Dec 5, 2012
Low-path flu virus blamed for wild-duck deaths in southern Russia
The influenza virus that killed hundreds or thousands of ducks in Russia's Krasnodar region near the Black Sea was not highly pathogenic H5N1, Bloomberg News reported yesterday. Tests showed that the virus, which killed "hundreds" of ducks in coastal lakes last week, was a low-pathogenicity strain, said Alexei Alekseenko, a spokesman for Rosselkhoznadzor, Russia's federal agency for animal and plant disease surveillance. A Nov 30 report from Agence France-Presse (AFP) had said about 4,000 wild ducks in Krasnodar died from infection with an H5 virus. The affected lakes are near the Black Sea resort town of Anapa. Krasnodar officials said no poultry for human consumption were hit by the outbreak, according to the Bloomberg story. Alekseenko said Rosselkhoznadzor would eliminate dead birds from the area but would not cull other ducks. Krasnodar officials ordered a quarantine of the affected areas and banned hunting there.
Dec 4 Bloomberg story
Nov 30 AFP story
Experts say systematic approach key to fighting drug-resistant hospital infections
Hospitals can combat outbreaks caused by multidrug-resistant organisms (MDROs) by promoting hand hygiene of healthcare workers, meticulous cleaning and disinfection of equipment, adherence to established infection-control practices, and better screening, two Harvard infectious disease experts said today. Writing in the New England Journal of Medicine (NEJM), Thomas J. Sandora, MD, MPH, and Donald A. Goldmann, MD, of Boston Children's Hospital and the Department of Pediatrics at Harvard Medical School, said, "Reliable adherence to basic infection control practices is the key to interrupting transmission in our hospitals." They add, "We urgently need screening media (or real-time genomic tests) that can be deployed quickly to identify patients who are colonized with MDROs that surveillance networks have identified as emerging threats." They also encourage hospitals to design systems to facilitate adherence to best practices for stopping MDROs—such as "de-escalation" of antibiotic treatment—rather than to approach each infection individually.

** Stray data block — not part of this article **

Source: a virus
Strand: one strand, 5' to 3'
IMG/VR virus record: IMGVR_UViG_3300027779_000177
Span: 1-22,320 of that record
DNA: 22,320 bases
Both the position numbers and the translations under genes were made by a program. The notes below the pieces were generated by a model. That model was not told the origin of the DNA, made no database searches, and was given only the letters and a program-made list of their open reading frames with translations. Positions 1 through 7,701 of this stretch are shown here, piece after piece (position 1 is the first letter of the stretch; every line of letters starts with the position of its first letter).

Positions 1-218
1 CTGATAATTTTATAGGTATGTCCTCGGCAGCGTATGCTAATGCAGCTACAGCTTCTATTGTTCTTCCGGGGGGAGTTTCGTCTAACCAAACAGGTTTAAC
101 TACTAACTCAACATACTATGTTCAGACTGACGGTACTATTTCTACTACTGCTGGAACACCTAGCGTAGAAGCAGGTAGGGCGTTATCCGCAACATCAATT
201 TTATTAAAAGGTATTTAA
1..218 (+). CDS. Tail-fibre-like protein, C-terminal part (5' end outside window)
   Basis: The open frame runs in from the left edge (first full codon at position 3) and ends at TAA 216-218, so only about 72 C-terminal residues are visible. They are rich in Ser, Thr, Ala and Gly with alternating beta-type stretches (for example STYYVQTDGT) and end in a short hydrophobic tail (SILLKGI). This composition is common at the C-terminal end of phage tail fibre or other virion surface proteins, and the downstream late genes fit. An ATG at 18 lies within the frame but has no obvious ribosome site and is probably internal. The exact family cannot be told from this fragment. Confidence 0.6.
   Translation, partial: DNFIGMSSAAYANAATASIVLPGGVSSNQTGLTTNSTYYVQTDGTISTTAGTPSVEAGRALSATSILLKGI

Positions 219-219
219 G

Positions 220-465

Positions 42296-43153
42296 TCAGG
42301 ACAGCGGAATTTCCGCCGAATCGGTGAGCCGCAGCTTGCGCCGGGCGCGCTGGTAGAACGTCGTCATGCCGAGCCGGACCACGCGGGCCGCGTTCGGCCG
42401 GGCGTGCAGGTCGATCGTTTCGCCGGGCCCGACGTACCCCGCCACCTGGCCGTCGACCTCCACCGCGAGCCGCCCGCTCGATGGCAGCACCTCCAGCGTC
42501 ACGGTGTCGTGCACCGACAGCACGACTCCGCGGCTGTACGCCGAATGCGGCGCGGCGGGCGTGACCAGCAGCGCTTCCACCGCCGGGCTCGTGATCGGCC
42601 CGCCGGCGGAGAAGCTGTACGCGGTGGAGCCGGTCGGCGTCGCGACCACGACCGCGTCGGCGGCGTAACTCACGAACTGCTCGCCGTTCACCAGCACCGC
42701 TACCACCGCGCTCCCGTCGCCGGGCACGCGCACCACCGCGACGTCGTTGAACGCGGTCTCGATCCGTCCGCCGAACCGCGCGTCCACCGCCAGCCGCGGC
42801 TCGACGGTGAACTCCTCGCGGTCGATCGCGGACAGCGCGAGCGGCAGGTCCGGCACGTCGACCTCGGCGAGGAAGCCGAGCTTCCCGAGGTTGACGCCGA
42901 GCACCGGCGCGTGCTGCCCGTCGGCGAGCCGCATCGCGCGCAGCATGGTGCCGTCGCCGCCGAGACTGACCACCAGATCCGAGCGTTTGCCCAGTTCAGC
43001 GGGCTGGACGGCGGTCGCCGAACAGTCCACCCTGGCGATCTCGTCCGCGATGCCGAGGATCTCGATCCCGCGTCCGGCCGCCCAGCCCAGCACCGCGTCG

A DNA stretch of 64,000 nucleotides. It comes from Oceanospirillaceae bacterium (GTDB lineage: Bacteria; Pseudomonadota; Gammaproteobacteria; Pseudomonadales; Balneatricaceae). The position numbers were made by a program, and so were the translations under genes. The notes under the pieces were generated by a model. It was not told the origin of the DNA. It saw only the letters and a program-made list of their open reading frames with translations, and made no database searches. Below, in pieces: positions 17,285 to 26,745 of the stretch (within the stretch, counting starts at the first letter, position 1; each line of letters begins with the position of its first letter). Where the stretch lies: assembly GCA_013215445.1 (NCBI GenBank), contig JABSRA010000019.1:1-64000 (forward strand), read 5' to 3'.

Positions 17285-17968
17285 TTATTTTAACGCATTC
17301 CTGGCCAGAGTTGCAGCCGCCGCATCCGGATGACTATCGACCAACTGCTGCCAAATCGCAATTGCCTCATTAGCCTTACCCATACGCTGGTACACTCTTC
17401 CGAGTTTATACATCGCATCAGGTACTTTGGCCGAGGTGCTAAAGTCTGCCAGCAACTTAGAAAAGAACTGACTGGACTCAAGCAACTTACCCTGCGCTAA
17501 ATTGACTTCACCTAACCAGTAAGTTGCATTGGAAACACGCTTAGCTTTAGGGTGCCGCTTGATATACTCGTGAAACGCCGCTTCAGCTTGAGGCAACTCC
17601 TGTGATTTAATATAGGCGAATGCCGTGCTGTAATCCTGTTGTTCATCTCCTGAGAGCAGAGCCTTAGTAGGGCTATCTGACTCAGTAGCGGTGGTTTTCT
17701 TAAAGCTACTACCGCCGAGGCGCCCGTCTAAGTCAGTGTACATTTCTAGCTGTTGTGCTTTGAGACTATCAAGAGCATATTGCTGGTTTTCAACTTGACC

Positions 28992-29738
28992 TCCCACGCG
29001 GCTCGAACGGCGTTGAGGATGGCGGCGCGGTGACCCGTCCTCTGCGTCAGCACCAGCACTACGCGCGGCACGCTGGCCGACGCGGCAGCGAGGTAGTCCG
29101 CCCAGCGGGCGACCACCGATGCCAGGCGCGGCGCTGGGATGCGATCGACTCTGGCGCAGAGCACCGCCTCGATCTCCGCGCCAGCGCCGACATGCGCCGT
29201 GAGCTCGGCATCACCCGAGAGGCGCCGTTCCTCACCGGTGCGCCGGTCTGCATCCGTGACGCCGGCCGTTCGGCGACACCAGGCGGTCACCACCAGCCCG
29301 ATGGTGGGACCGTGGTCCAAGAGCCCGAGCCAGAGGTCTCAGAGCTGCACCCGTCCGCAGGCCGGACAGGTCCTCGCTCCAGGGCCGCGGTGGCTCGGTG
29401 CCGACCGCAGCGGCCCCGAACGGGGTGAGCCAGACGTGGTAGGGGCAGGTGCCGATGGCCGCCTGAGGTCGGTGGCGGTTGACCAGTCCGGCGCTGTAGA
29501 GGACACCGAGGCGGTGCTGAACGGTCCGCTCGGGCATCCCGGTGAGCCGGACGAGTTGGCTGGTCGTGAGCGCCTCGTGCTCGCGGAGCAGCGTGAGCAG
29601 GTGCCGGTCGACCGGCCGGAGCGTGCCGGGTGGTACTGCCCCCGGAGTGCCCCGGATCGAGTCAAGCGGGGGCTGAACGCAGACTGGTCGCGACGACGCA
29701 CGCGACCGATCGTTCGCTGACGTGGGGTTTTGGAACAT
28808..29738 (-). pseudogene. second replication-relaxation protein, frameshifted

Dec 6 NEJM perspective
FDA cites possible risk of infection from topical antiseptics
Contaminated topical antiseptic products have occasionally caused serious infections in patients, leading the US Food and Drug Administration (FDA) to ponder imposing stricter rules for manufacturers, two FDA officials wrote in an NEJM commentary today. Christina Y. Chang, MD, MPH, and Lesley-Anne Furlong, MD, cite cases in which contaminated iodophors, chlorhexidine gluconate, and quaternary ammonium compounds caused infections with various bacterial species. In decades past, it was assumed that the pharmacologic activity of topical antiseptics prevented contamination, they write. But contamination may occur during manufacture or during handling by users, and the scope of the problem is probably broader than it appears from postmarketing reports and the medical literature, they write. In 2009 an FDA advisory committee considered whether the agency should require sterile manufacturing conditions for topical antiseptics, but the panel found that the extent of the problem was unclear and reached no decision. The FDA is continuing to consider the question, and it will hold a public hearing on Dec 12 and 13.
Dec NEJM commentary
Information on FDA public hearing
Zambia meeting addresses health emergency response gaps in Africa
A 4-day regional forum for African governments, agencies, and other stakeholders is under way in Zambia to discuss unmet needs in surveillance and response capacities for public health emergencies in Africa. A press release yesterday from the World Health Organization Regional Office for Africa (WHO/AFRO) says that many African countries were unable to meet the original Jun 15, 2012, deadline set under the International Health Regulations (IHR) for developing core capacities for all-hazards emergency response, and the deadline has been extended until Jun 15, 2014. The WHO said gaps and weaknesses exist in core capacities, including legislation, preparedness, risk communication, human resources, food safety, and chemical and radionuclear attack. The goal of the meeting, which brings together 80 participants from 22 countries, is to allow the sharing of experiences and challenges in IHR implementation and to identify priorities and next steps where gaps exist. Dr. Patrick Chikusu, deputy minister of health in Zambia, said the delay in strengthening the region's core capacities is a major concern for global health security.
Dec 4 WHO/AFRO press release